ANNAPOLIS, MD. — A strange week ended with a bitter defeat for Air Force.
The Falcons played a solid first half, then went scoreless over the final 30 minutes in a 28-10 loss to Navy on Saturday.
Although the Department of Defense has suspended athletic competition at the nation’s service academies because of the government shutdown, an exception was made for this event because it was funded by non-appropriated money.
Word that the game would be played didn’t come until late Wednesday night.
Air Force (1-5) might have been better off staying at home, but coach Troy Calhoun refused to blame the irregular circumstances for the defeat.
“We planned and prepared like we would any week,” Calhoun said. “Nothing changed about the preparation. The game was able to be played when it was scheduled.”
The reason Air Force lost was because it was outscored 21-0 in the second half. Period.
“The better team won today, especially when you look at the second half,” Calhoun said. “There is no doubt there was a difference in the last two quarters.”
Keenan Reynolds ran for 126 yards and three touchdowns for the Midshipmen (3-1) and Chris Johnson had two interceptions for a defense that allowed only 111 yards in the second half.
On a magnificent fall afternoon, a record crowd of 38,225 filled Navy-Marine Corps Memorial Stadium for this pivotal matchup. The previous 16 winners of this game have gone on to win the Commander-In-Chief’s Trophy, awarded annually to the service academy with the best record in games involving Air Force, Navy and Army.
Navy has won the trophy twice in a row, and now the Midshipmen are poised to do it again.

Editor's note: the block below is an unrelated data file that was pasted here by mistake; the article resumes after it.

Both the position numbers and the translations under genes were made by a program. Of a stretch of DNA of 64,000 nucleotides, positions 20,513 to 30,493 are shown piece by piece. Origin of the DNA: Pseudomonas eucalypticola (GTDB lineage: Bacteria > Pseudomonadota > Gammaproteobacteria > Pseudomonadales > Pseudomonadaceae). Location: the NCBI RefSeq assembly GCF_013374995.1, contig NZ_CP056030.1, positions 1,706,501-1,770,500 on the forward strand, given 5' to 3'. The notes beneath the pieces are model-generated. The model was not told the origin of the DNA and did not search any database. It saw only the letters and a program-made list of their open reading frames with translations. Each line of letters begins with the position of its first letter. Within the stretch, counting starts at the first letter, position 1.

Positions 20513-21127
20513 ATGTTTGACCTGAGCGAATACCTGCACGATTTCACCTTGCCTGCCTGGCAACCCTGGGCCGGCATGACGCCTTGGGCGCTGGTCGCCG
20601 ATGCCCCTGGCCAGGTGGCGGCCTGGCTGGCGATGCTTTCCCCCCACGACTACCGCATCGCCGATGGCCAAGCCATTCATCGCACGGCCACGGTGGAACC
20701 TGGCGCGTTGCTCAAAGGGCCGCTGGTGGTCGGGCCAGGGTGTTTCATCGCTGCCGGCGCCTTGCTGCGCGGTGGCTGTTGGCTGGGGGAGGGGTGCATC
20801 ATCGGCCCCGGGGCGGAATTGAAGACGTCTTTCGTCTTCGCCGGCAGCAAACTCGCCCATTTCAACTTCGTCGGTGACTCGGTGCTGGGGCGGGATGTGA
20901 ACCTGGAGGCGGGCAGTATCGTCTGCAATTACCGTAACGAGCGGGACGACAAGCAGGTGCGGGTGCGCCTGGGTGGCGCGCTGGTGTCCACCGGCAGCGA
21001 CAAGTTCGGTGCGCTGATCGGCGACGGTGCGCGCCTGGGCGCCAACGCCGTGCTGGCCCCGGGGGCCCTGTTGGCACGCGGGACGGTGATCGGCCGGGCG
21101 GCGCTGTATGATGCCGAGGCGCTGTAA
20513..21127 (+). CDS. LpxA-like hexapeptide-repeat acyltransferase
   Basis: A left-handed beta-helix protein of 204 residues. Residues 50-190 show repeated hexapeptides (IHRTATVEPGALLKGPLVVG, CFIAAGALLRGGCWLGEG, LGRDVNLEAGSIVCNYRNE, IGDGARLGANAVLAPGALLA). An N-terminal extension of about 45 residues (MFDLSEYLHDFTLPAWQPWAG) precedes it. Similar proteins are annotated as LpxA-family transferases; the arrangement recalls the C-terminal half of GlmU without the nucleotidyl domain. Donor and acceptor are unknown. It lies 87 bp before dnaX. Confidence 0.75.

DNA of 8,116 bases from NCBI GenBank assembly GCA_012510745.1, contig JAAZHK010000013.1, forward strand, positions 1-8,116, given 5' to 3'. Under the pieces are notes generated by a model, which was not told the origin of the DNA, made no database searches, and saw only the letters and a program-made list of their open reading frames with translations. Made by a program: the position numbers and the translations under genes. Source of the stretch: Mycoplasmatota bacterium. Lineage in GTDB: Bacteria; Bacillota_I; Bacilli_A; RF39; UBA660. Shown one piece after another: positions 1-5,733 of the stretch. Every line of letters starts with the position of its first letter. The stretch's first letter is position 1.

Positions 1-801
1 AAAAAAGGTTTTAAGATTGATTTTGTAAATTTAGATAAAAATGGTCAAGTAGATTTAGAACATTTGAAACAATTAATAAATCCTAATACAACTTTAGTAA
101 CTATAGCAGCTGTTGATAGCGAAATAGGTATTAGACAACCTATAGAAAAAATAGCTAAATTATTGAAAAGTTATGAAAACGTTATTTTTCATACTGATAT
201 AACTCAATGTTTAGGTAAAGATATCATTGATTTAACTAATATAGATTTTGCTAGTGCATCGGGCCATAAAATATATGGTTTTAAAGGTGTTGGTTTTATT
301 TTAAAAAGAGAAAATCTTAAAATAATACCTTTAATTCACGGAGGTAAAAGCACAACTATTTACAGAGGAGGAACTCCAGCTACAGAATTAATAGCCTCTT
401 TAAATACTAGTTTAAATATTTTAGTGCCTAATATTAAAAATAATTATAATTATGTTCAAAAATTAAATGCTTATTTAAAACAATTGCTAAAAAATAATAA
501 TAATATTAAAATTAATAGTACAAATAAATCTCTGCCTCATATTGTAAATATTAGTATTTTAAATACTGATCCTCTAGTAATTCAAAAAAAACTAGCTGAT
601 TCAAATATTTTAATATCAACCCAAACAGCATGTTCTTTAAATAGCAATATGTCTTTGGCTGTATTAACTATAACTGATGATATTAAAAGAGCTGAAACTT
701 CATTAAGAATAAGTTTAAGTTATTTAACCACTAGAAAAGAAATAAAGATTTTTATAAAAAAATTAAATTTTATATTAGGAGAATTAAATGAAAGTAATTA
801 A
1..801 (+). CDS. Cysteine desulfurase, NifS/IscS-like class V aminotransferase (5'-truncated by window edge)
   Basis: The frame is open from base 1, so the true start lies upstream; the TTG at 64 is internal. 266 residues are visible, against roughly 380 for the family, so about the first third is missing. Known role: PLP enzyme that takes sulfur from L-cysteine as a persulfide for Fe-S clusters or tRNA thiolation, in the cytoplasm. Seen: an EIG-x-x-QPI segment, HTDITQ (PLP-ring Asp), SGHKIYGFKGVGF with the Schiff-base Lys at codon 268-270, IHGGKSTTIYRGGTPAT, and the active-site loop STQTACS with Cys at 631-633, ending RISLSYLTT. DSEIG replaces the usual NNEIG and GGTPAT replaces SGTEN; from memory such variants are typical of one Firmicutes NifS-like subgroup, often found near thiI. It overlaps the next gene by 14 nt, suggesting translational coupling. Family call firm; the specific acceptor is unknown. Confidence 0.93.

Reynolds returned from a concussion to successfully run the triple-option in addition to going 6 for 10 for 54 yards through the air.
Air Force (1-5) has lost five straight. The Falcons got a solid performance from a defense that had allowed an average of 48.75 points in its previous four games, but the offense was limited to a season-low in points.
After racking up 13 first downs in the first half, Air Force got only six thereafter.
Navy opened the second half with a 75-yard drive that ended with a 38-yard touchdown run by Demond Brown for a 14-10 lead.
A series of punts followed until Air Force fullback Broam Hart was stuffed for no gain on fourth-and-2 from the Navy 34 on the second play of the fourth quarter.
“The biggest key play was that we did not convert the fourth-and-2 play with a one-score game,” Calhoun lamented.
Reynolds then directed a 66-yard march in which he twice converted third downs, once on a 17-yard run and the other with a 12-yard completion. On the 11th play of the drive, he ran in from the 2.
Air Force’s next three possessions ended in turnovers. After the second one, an interception by Johnson, Reynolds ran in from the 10 with 4:37 remaining.
The Falcons led 10-7 at halftime after running 43 plays compared to only 23 for Navy and holding the ball for nearly 21 of 30 minutes.
“We didn’t execute like we should have on offense,” Reynolds said. “I made a few dumb plays, a few mistakes.”
Air Force dominated in the early going, opening with a 13-play march that produced a field goal. The Falcons’ second possession carried from their own 13 to Navy’s 32 before Will Conant came up short on a 50-yard field goal try.
After being limited to a total of 33 yards on their first two drives, the Midshipmen finally got their offense working. Reynolds coordinated a six-play, 71-yard drive that ended with the quarterback running in from the 3 to make it 7-3.
Air Force answered with a 79-yard drive capped by an 18-yard run by Anthony LaCoste.